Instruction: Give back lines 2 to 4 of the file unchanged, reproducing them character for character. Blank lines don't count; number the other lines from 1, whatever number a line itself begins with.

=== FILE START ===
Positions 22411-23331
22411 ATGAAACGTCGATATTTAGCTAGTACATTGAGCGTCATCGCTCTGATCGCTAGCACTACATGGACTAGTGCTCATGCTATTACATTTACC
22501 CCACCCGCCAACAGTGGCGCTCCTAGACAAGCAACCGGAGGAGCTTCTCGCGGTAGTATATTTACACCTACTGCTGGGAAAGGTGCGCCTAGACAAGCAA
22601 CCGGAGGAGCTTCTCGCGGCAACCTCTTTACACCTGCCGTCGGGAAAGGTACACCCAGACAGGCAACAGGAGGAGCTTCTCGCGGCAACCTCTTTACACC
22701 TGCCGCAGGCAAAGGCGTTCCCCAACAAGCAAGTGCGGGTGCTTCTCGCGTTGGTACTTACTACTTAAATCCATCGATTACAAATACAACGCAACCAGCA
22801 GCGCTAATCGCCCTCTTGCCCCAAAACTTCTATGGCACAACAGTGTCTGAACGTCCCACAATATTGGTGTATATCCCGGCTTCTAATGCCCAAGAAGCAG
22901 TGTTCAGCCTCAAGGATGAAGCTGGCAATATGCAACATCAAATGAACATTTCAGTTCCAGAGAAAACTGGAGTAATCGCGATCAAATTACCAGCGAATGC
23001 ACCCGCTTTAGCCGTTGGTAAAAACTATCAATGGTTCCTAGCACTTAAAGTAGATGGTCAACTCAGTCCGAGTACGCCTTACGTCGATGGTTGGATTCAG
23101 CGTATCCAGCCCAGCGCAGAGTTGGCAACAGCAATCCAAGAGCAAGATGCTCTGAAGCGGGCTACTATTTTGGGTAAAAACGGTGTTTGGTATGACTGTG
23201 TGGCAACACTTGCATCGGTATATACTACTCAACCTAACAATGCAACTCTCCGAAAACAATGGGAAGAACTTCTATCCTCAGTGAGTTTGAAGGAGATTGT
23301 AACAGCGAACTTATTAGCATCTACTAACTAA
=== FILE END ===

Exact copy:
22411 ATGAAACGTCGATATTTAGCTAGTACATTGAGCGTCATCGCTCTGATCGCTAGCACTACATGGACTAGTGCTCATGCTATTACATTTACC
22501 CCACCCGCCAACAGTGGCGCTCCTAGACAAGCAACCGGAGGAGCTTCTCGCGGTAGTATATTTACACCTACTGCTGGGAAAGGTGCGCCTAGACAAGCAA
22601 CCGGAGGAGCTTCTCGCGGCAACCTCTTTACACCTGCCGTCGGGAAAGGTACACCCAGACAGGCAACAGGAGGAGCTTCTCGCGGCAACCTCTTTACACC